The most common causes of death are malnutrition, work accidents, and illnesses. [14] Kim reported that in the 1990s her family only received 7 kg (15 lb) of corn per month and occasionally some bean paste (Doenjang), or salt. [15] In order to survive, they had to search for edible plants, leaves, and insects. [16] She saw bodies lying around the camp and reported cases of cannibalism. [17] Since the prisoners have to work 16–18 hours in the mines every day without any protection, after a few years most suffer from pneumoconiosis and many die from it. Kim developed a pulmonary tumor because of the inhaled dust. [18] Work accidents often lead to limb amputations. Many children have frostbite, because they have no shoes and have to go barefoot even in winter. [19]

Kim reported that the prisoners have no human rights and are treated at the guards’ mercy. To humiliate the prisoners, the guards would often force them to get on their knees, and then spit into the prisoner's mouths and make them swallow the spit. If prisoners do not immediately obey, they are savagely beaten. [20] The prisoners are monitored almost continuously by security agents and are urged to spy on each other and to denounce other prisoners. [21]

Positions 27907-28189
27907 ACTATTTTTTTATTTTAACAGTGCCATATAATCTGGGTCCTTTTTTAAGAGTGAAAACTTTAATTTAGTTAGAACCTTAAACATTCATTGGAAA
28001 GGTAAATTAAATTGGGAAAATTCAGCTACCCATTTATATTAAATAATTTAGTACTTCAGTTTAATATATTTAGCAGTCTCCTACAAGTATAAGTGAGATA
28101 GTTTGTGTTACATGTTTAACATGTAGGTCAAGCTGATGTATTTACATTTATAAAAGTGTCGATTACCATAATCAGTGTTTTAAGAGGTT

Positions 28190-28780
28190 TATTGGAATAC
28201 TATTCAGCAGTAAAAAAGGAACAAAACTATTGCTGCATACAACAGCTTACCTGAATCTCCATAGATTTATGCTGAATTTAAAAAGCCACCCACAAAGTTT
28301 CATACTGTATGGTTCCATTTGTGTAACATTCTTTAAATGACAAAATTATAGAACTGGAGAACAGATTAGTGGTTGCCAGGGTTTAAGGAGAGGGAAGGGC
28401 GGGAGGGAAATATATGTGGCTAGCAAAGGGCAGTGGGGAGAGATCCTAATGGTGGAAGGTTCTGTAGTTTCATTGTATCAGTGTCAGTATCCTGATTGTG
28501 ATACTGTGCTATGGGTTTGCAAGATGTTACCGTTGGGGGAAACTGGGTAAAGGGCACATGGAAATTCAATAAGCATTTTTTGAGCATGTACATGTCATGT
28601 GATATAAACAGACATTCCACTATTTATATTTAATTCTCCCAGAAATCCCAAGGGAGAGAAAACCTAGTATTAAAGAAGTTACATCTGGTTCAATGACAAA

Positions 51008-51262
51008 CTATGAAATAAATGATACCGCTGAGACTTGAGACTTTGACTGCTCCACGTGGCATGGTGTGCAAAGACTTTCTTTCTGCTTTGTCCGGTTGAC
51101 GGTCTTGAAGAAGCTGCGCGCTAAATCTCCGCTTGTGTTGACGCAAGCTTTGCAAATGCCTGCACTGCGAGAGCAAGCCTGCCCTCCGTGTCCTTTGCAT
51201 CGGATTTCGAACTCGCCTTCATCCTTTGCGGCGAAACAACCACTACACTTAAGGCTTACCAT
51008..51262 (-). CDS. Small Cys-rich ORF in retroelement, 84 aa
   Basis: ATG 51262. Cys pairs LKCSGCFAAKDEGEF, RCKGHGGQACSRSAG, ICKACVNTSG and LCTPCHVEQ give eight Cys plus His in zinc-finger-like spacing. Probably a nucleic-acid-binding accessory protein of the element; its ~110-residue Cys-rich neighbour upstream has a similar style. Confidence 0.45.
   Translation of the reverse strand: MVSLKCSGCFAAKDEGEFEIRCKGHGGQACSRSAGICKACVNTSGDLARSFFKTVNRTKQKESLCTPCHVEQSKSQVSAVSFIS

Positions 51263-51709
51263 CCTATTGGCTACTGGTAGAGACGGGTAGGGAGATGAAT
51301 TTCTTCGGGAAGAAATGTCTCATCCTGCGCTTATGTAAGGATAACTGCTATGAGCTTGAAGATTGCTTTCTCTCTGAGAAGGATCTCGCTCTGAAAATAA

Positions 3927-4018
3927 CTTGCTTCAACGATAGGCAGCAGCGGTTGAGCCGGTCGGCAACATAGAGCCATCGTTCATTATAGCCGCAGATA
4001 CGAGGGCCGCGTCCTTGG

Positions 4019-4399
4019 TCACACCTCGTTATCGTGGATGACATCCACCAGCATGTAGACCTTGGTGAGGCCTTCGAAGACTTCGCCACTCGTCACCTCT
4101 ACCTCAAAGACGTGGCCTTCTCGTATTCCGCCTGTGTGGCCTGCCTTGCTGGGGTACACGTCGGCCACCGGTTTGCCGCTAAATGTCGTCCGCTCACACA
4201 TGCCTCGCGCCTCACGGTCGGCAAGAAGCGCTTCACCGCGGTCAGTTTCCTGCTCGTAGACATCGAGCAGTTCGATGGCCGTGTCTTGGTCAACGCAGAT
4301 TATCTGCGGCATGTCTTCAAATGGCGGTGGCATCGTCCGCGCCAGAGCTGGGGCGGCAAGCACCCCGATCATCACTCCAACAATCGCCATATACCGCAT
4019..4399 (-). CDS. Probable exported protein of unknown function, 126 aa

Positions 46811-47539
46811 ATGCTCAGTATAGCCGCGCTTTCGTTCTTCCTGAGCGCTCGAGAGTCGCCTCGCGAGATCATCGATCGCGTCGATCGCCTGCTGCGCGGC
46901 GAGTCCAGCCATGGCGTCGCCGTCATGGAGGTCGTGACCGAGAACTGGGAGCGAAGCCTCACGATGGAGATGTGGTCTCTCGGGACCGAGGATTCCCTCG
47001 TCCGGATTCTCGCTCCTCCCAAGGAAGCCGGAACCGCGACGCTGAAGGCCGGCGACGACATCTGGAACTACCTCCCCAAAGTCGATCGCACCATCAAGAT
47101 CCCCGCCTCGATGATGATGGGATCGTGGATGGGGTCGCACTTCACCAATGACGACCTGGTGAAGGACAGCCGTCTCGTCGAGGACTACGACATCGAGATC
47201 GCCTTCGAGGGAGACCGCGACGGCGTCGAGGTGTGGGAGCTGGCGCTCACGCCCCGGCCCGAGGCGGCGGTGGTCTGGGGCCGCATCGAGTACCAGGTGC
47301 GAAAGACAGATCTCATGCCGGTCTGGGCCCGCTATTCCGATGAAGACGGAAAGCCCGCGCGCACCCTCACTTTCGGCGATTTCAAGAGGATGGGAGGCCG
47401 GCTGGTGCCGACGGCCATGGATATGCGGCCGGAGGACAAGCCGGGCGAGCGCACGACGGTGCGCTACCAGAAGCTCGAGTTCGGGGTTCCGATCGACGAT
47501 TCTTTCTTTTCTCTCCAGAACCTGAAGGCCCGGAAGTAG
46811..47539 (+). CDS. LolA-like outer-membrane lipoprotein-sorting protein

Reported closure and re-opening

According to some sources, the camp ceased operations in 2006. The satellite images, however, show that the mine inside the camp is still operating with civilian laborers. It is likely that some parts of the camp still hold political prisoners, but most of the former camp area has stopped functioning as a labor camp. [22]